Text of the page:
September 2, 2009
Motomaster aluminum jack. Click image to enlarge
By Glen Konorowski
It’s not often I really get excited about a product I test, but once in a while something comes along that I really find handy and easy to use: the Motomaster Aluminum Jack, better known as a trolley jack.
Most trolley jacks are made of steel and are generally fairly heavy, even the smaller ones. This heavy weight makes them awkward to carry about, especially if you take your jack with you to car shows, track days, or even if you live in an apartment and just carry it out to the car.
The majority of the jack is made of aircraft grade aluminum which is strong and light, but the key areas that carry the weight are steel. Overall, this jack is fairly easy to carry and its aluminum handle breaks down into two pieces which makes it easy to store in small places.
The Aluminum Jack is about two fifths the sized of a regular floor jack and about the same size as a decent quality smaller trolley jack. This works out to 50 cm long by 25 cm wide with an overall jack body height of 30 cm. It has a low lift height of just 9 cm so it will slip under the lowest of vehicles. The handle is 95 cm long, and comes in two clip together sections with a foam rubber cover over the lower section to protect the vehicle’s body when near or under it.
Putting the jack into action wasn’t hard this season as I was forever under one car or another. Its first work came in the cold changing the winter tires for summer. Even on this cold dry day the jack pumped up just fine – the hydraulics were not affected by the cold, which can happen on some jacks.
My son and I found the jack could lift all the cars we had without having to use a block under the lift pad of the jack, except our Jeep Liberty. We had to use a 2×4 piece of wood turned on its side to lift the Liberty enough to get an axle stand under the sub frame.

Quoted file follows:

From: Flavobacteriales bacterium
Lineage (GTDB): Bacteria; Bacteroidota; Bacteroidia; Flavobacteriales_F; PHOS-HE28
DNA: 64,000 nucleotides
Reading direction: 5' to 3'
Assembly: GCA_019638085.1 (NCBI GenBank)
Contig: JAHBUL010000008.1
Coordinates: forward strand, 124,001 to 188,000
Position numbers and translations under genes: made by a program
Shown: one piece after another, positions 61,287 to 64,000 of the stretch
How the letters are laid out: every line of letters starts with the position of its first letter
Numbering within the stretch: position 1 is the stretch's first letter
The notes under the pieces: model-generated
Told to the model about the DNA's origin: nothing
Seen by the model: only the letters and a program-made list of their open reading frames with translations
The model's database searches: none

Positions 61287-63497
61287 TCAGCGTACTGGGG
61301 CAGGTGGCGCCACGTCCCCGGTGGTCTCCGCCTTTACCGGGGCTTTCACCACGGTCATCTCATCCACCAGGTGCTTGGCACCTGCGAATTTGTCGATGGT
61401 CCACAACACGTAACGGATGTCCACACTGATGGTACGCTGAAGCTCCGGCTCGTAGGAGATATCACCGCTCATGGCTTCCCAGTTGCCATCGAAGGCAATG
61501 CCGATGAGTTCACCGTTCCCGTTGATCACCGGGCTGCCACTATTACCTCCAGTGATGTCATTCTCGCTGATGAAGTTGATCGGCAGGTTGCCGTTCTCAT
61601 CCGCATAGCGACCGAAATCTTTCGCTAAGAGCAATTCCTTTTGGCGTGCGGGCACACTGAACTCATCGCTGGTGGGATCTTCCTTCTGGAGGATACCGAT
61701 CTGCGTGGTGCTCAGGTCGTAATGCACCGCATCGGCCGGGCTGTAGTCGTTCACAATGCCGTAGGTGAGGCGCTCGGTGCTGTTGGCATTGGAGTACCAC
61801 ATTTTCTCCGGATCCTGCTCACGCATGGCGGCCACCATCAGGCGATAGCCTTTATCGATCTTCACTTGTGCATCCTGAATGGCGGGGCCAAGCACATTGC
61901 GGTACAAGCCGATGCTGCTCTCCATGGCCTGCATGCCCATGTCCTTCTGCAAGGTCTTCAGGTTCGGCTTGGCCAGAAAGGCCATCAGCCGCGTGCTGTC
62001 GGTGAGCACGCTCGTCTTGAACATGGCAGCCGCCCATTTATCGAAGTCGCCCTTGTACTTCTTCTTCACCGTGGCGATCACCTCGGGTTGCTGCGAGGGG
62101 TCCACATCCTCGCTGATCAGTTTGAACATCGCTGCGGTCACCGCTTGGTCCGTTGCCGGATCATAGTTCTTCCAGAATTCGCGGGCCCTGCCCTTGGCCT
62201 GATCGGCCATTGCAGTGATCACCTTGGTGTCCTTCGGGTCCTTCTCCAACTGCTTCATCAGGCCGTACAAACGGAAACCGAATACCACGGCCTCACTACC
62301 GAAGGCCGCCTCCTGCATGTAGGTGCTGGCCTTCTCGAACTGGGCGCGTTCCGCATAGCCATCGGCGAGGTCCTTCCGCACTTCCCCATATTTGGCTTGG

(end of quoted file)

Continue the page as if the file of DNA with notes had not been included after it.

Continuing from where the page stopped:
Due to its compact size and low lift height, a friend and I were able to use the Aluminum Jack to push out a dented rear fender. We managed to slip the narrow end of the jack into the dented area in the trunk. Due to restricted space we used just half the jack handle to pump it to pry open the area. Sounds rather crude, but it did get the job done – to everyone’s amazement.
A friend borrowed our test jack for a track day to switch tires. He needed a jack that was relatively small, light and easy to pack and move about in limited space. Our little Aluminum Jack passed the test with flying colours, as it handled all of my friends race-day needs. Our friend especially liked the built-in handle on the side of the Jack, as he did have to carry it out to a friend who got a flat in a very inconvenient spot on the track.
We had one minor problem: the coloured anodized aluminum sides of the jack have gotten scratched. One person commented that it must be a useful jack if it had that many scratches so quickly, and I have to agree.
The Aluminum Jack has proven to be a favourite tool when my son and I are working on cars in the driveway. The ability to carry it easily to the car and place it without a lot of struggling has made us a believer that it is well worth the $199 price-tag.
Note: those of you who’d like to save a little weight in your performance car might like to know that Mazda used a nifty little aluminum scissor jack in the early RX7s. I grabbed one for my performance VW when I noted how really light they were and how well they worked.
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